- Now let Daddy...

I got it.

And he inspired me in school.

The second grade was grim, but Jem assured me that the older I get, the better school would be.

Who says my class is grim? Who's Jem?

What are you talking about?

That's from To Kill a Mockingbird.

Page . The book you assigned us to read.

I assigned you to read the Wikipedia article.

LISA: But my brother was not so happy.

Mom, why can't we be like that?

[LISA AND HOMER LAUGHING]

Well...

[HUMMING]

[SPITS] I taste blue.

Yeah, okay.

- [HACKS]
- [GROANS]

I tell you, guys, having a kid that likes you is the greatest feeling in the world.

I never got along with my old man.

He was always disappointed I didn't follow him in the family business.

- What did he do?
- He was editor of Life magazine.

- I thought that was defunct.
- Eh, he keeps saying a real son would've bought it out of bankruptcy and launched it as a digital platform.

Well, angel funders want too much equity.

Sorry, Dad.

[SIGHS] Yeah, my dad left when I was most vulnerable, the day after Mom left.
That was a tough week there.

[CRYING]

Not a good time to film a commercial.

Don't worry, we'll take these cameras and we'll make a Netflix documentary.

They will buy anything!

[MARGE HUMMING]

For dessert, I made blackberry pie.

Oh, I made Dad a blueberry pie.

Oh, what to do, what to do?

In the words of King Solomon, I shall eat two pies.

I don't think King Solomon said that.

Maybe it was a king salmon.

The point is, pies are good.

Homer, I think Bart could use a little attention.

[SIGHS] Give attention to Lisa, give attention to Bart.

What am I, made of attention?

Okay, because of budget cutbacks, you got seconds each.

after the explanation. You, get in!

What you're experiencing is a phenomenon known as transference, where you project your feelings towards your mother onto your art teacher.

Anytime you find yourself wanting to hug Mrs. Hakamuchi,

- snap this rubber band on your wrist.
- Ow.

- [TIMER DINGS]
- Next!

What are you waiting for?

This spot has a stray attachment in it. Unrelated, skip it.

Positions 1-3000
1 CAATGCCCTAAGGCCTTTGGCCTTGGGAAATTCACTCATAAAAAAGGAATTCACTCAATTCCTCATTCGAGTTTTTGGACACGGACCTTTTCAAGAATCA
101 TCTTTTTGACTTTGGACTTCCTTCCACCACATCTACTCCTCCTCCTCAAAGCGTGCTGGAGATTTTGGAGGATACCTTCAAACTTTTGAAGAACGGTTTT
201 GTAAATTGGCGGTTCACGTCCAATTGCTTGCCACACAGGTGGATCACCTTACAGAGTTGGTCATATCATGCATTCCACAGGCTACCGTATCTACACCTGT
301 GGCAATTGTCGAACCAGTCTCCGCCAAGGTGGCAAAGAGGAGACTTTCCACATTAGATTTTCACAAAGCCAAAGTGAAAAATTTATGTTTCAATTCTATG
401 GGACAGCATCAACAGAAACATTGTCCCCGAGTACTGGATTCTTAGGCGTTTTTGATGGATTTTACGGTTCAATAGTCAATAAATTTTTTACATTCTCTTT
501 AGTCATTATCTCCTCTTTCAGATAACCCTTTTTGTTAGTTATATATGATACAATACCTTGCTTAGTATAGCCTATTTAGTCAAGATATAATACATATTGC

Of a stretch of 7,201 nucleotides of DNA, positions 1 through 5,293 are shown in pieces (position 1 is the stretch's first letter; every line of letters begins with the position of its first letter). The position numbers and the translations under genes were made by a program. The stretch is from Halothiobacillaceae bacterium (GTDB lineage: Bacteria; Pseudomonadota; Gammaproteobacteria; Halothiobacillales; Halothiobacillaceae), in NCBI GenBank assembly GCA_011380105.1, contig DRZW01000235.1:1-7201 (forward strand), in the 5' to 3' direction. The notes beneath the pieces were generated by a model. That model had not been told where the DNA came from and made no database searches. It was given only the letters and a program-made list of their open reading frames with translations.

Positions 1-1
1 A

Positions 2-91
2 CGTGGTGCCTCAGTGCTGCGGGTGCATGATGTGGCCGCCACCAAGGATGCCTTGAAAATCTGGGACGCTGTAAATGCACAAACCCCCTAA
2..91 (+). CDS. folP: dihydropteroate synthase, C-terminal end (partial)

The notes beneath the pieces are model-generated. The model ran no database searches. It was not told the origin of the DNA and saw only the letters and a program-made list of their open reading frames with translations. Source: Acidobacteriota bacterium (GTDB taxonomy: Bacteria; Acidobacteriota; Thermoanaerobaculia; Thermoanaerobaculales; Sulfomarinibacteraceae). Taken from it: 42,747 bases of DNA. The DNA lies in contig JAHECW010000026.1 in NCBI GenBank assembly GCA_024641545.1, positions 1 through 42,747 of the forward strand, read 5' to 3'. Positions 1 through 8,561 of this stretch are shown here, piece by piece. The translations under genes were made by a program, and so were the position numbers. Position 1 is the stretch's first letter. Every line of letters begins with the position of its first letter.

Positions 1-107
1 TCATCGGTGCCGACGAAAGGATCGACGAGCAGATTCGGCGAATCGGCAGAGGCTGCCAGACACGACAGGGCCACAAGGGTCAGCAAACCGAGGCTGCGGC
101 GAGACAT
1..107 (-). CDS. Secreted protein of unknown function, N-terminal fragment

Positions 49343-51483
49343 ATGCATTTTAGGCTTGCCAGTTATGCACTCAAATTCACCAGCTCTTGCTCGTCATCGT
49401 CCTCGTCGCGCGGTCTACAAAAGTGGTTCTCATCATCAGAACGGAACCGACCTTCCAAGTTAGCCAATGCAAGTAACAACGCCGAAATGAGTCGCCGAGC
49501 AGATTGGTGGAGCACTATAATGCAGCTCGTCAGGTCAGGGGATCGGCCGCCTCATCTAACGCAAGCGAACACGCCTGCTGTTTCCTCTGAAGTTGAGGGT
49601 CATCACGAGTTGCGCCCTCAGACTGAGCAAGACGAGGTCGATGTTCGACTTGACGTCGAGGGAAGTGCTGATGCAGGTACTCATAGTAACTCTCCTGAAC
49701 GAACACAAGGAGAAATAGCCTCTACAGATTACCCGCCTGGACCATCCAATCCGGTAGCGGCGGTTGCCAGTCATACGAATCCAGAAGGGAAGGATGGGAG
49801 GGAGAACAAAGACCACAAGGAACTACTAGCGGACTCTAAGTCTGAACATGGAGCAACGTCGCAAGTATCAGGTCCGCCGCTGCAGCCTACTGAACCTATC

I'm here for an hour, then I'm off to other schools.

I eat lunch in my car 'cause they won't let me counsel kids with food in my mouth.

Well, I always thought my dad was a big fat loser until he started giving attention to my lame-o sister.

So why do I want his attention now?

Why does this hurt?

Family members are locked into roles. Change that, and what do you get?

Resentment and acting out.
Acting out can take many forms, from pouting to armed robbery.

- Time's almost up.
- So, what do I do?

You have no choice.

Act out until somebody pays attention to you.

- [TIMER DINGS]
- Next!

Okay, couples therapy.
You got seconds.

BOTH: I'm the oldest, and she won't admit it.

Milhouse, I'm about to act out.

After we leave an envelope full of guilt.

Also, we're stopping by the photo booth

- and the perfume room.
- Enough.

[READING IN HEBREW]

[GROANS]

Come on, sweetie, pick up the pace.

The sushi's been sitting out for an hour.

When Willie turned , it was time to work in the mines.

It's go time.

[WHEEZING]

Help. My friend's having an asthma attack.

Not yet, Bart. This is a real one.

- [GRUNTS]
- Even better.

[WHEEZING]

Please, we've got to get him to the hospital.

Wow. I'm gonna meet a nurse.

[BICYCLE BELL RINGS]

[SHAUNA READING IN HEBREW]

And now we're gonna party like it's .

Wait, wait, wait.

Before you leave, I am going to talk.

And I'm going to tell you a very long joke.

Please stand.

So, an old rabbi was confronted with squirrels in the attic.

Get to the punch line or your son flunks geometry.

He gave the squirrels a bar mitzvah and never saw them in temple again.

Amen.

[ANGRY CHATTER]

I don't drive a minivan.

Do I look like a suburban soccer mom from Phoenix?

Well, sometimes, when you're tired.

- Shut up!
- I should be first.

I own a Tesla.

Those are my keys.

Prepare for the boning of your life.

[GRUNTS]

[SHOUTING]

To repeat, I own a Tesla, and I'm going to use "summon."

[ALL GASP]

Who is responsible for this meshugana behavior?

- He did it.
- [GASPS]

Oh...

Hey, Mr. Cunningham.

I said hey, Mr. Cunningham.

I didn't do it. Nobody saw me do it.

They know I did it. Protect me, Dad.

SCOUT [ON TV]: Don't you remember me, Mr. Cunningham?

I'm Jean Louise Finch.

[SHOUTING]

Where's your boy?

[SOUTHERN ACCENT]: What's your hurry, friend?

Now, Homer, don't you try to disarm us with your genteel mannerisms of a bygone era there.

Why, I haven't a notion as to what you are importuning, good sir.

[ANGRY CHATTER]

[GUNSHOT]

[SOUTHERN ACCENT]: Excuse me, Mr. Szyslak.

Mr. Szyslak, we know you.

My father likes to drink at your bar.

You can't say hi to me?

[SOBBING]